To combat bullying effectively, we have to acknowledge the fact that kids who constantly find themselves the target of bullies may also be the hardest kids to like — but it doesn’t matter. Adults have to be the adults here. We have to confront our own prejudices, whether they be preconceptions about what developmentally disabled kids are capable of accomplishing, ideological beliefs about sexual orientation and gender identity, or ideas of how “weird” kids should behave and fit in. If kids have made choices related to drinking, drugs, or sexual relationships that get them labeled and shunned, harassed, or cyberbullied, we have to understand that they are kids — still works in progress — and we as adults must not turn our backs on them. All the anti-bullying posters and speeches do no good at all if we adults show that we don’t care as much about those children and teens who do not conform to the mainstream or who make what appear to be bad choices. There are many ways that adults overtly and subtly enable the bullying of nonconforming kids — the kids that almost no one seems to like — and awareness is the first step to ending this vicious pattern.
As you see from the photos, this is a lesson the denizens of Little Brick Township need to learn as well.
Lyn, I totally agree. adults and particularly those in educational settings that are supposed to be modeling positive behaviors themselves are often unaware that they are sending bullying signals, subtle or not. Perhaps awareness training is in order for any professional working with kids of all ages so that their destructive signals will stop. Just today as I was entering a supermarket a middle aged man had just left. He looked disheveled, and dragged one of his legs behind as he walked. Another thirtyish younger man made a comment and gesture, and another older woman heard. She told the young man that someday he might find himself in the same position, and that he shouldn’t have made the remark. The young man – who looked totally shocked-kept repeating he had no idea what she was talking about. Sadly, he probably didn’t.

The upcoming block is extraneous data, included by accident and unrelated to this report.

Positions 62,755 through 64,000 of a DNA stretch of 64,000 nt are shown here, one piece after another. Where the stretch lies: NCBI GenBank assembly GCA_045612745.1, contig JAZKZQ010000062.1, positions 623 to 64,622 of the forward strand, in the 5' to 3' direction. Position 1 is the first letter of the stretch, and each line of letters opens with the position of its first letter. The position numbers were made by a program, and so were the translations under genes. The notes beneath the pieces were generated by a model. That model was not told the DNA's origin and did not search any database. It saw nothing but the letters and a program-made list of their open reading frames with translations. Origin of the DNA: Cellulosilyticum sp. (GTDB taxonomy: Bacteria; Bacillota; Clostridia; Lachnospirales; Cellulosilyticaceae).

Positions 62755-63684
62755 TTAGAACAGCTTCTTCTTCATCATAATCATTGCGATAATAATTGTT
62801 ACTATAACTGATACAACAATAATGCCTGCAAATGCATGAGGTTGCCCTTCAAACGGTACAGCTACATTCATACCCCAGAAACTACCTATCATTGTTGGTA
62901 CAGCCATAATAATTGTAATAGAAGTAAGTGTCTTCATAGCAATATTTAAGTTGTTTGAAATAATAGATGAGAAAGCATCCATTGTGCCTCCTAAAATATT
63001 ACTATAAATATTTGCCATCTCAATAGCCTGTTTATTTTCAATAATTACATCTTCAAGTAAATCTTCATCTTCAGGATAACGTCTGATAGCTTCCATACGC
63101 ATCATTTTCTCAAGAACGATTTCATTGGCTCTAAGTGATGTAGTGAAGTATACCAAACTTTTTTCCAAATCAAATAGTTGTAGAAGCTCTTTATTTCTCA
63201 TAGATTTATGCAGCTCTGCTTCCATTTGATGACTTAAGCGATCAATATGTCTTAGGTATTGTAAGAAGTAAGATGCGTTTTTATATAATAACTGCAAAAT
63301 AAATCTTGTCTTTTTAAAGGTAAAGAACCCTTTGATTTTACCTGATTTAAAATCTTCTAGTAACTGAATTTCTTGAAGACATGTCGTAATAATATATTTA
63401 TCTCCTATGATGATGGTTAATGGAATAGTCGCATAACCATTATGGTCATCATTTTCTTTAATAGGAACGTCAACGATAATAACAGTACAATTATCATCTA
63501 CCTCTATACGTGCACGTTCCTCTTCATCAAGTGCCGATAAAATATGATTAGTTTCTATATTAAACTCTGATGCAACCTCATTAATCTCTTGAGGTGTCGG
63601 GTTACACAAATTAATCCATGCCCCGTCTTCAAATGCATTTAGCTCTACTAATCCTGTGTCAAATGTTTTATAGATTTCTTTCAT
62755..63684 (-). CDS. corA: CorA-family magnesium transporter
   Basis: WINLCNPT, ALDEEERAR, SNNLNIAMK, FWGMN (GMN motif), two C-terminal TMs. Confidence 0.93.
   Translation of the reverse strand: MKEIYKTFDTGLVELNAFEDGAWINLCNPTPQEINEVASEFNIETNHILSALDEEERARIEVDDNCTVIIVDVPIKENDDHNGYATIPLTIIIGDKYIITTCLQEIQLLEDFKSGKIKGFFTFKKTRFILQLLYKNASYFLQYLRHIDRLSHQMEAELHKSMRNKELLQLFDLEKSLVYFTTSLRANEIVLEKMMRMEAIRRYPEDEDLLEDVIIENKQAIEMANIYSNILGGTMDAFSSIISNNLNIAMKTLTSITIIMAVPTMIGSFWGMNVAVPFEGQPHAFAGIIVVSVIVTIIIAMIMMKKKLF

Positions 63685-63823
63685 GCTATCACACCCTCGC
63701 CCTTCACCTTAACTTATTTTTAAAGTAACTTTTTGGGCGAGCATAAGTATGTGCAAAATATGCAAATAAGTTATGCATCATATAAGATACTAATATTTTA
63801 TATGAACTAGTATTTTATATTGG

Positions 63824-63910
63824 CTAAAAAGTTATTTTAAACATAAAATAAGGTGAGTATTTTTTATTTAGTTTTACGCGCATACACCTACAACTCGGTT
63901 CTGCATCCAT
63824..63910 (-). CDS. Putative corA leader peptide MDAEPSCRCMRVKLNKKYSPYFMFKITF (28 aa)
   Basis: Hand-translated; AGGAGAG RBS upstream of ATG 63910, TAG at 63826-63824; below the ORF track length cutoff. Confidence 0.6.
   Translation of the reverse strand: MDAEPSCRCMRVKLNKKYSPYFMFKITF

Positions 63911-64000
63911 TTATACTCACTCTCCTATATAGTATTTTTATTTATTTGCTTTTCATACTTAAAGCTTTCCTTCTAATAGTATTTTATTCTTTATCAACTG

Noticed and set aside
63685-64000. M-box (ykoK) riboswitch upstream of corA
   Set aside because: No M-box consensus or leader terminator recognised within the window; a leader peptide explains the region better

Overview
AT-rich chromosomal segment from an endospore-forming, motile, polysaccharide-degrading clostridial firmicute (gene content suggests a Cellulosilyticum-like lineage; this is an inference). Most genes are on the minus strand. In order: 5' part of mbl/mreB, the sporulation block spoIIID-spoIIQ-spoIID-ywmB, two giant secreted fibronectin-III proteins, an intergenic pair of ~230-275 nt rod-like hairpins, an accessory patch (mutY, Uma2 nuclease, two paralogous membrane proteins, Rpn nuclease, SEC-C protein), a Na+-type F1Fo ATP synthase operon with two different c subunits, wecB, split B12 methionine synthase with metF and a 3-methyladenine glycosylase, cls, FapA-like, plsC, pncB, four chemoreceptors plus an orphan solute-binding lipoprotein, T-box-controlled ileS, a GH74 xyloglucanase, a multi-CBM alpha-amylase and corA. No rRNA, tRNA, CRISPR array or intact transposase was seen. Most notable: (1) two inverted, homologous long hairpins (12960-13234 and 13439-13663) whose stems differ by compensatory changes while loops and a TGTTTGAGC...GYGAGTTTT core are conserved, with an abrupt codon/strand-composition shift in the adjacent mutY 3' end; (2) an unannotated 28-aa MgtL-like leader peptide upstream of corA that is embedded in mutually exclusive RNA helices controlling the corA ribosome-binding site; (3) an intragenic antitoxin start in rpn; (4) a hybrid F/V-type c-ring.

Social networking has brought bullying and name calling to new heights. Some kind of training is in order. Individuals have no idea theat not only are they greatly hurting someone, but their families suffer as well, lifelong pain, either because of loss due to suicide or by totally destroying someone’s confidence for life.
Thank you for your comments, Janis. Unfortunately, social media not only facilitate the bullying of young people by their peers, to the point that too many have been driven to suicide, but also “age up” bullying because of the anonymity of the internet and the way that some social media, combined with celebrity culture, replicate the social hierarchies of middle and high school.